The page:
Aerodynamic winglets have been banned from Moto2 immediately, and will not be permitted in Moto3 beyond the end of this year.
Fairing winglets have become more prominent in MotoGP over the last 12 months, a trend started by Ducati.
LCR Honda rider Cal Crutchlow voiced his safety concerns that winglets could "slice" and injure riders in MotoGP during the Qatar Grand Prix weekend and riders are wary of the turbulence they create.
In the premier class, winglet development has been localised to the front fairing to help reduce wheelies, but the focus has been different in junior categories.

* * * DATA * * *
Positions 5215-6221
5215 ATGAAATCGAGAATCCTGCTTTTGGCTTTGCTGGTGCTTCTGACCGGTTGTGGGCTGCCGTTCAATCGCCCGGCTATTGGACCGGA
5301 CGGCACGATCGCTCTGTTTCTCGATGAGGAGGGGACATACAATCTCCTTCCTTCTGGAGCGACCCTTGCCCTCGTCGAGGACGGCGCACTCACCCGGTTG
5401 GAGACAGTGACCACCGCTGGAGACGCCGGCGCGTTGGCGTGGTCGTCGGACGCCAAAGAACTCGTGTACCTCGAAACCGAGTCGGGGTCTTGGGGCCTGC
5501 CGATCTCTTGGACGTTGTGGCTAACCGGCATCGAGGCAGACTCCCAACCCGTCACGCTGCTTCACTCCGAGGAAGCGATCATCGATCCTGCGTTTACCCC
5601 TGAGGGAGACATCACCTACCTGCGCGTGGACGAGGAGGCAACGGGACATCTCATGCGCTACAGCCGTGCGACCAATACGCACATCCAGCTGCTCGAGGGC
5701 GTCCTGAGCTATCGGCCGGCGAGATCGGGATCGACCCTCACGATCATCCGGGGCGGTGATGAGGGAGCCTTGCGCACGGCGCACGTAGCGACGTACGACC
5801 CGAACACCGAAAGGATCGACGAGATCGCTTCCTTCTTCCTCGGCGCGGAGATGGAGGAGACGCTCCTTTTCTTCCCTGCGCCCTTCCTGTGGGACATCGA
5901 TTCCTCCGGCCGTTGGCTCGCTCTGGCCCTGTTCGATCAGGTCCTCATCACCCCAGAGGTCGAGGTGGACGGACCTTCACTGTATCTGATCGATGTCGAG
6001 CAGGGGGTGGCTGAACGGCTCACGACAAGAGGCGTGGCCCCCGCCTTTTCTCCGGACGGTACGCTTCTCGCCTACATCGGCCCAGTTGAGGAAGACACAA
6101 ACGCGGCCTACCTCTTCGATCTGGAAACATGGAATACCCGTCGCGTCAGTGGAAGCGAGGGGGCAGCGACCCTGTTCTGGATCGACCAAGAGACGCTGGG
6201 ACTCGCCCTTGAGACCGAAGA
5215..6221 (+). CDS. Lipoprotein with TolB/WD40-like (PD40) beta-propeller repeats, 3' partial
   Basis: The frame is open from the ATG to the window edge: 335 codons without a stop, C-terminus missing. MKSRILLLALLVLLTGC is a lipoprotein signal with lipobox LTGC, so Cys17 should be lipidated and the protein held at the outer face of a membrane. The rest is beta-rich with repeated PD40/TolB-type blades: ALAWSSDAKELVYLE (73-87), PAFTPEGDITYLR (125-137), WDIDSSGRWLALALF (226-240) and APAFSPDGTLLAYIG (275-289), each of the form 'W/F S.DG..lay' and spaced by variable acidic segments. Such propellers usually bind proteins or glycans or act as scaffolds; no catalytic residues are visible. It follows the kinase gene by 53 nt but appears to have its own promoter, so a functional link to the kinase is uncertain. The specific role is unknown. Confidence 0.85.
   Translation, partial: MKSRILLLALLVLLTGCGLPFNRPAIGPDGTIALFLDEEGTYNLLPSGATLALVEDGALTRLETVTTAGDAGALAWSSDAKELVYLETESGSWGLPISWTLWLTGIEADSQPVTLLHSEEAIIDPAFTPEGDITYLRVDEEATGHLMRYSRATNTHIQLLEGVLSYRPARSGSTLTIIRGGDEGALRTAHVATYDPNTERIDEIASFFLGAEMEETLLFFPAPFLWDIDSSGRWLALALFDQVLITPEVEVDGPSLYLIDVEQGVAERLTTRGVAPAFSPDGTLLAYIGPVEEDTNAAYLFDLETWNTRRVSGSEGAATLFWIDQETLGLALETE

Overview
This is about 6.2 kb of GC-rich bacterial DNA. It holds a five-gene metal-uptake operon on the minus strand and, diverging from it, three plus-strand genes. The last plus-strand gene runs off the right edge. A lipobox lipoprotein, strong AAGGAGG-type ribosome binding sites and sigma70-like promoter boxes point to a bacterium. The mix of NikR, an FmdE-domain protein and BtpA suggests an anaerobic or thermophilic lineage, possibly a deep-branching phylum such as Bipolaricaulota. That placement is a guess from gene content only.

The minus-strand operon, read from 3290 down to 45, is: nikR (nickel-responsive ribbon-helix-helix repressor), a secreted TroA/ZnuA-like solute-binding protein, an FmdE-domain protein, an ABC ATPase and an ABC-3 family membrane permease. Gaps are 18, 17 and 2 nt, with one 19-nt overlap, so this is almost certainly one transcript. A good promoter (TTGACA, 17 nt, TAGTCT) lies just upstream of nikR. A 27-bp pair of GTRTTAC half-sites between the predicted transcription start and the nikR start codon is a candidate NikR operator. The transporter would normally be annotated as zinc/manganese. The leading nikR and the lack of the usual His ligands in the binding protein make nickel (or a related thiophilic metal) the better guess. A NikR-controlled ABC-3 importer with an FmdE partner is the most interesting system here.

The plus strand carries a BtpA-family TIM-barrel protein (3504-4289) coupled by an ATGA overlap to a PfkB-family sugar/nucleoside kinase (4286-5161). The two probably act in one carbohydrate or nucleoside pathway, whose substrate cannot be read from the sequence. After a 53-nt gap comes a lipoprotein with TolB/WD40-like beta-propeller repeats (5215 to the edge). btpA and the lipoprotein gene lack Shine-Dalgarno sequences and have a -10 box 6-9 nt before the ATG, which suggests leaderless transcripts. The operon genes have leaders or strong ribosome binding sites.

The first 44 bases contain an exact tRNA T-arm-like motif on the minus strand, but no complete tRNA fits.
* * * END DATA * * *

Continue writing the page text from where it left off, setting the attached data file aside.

Winglets first appeared in Moto2 during the final pre-season test at Qatar earlier this month, but as downward-facing devices on the back of CarXpert Interwetten's Kalex machines.
These were designed to increase the turbulence felt by following riders, and following a decision by the governing body FIM, all winglets have been banned, effective immediately.
Front-fairing winglets have also emerged in Moto3 on the Aspar Mahindras to add downforce, and these will be allowed for the balance of the year, but not from 2017.
In both classes, "fairing designs used to deflect water displaced by the front wheel" without offering an aerodynamic gain are still allowed, the FIM confirmed.
Winglets are still permitted in MotoGP, but an off-season regulation change states that they must have rounded edges.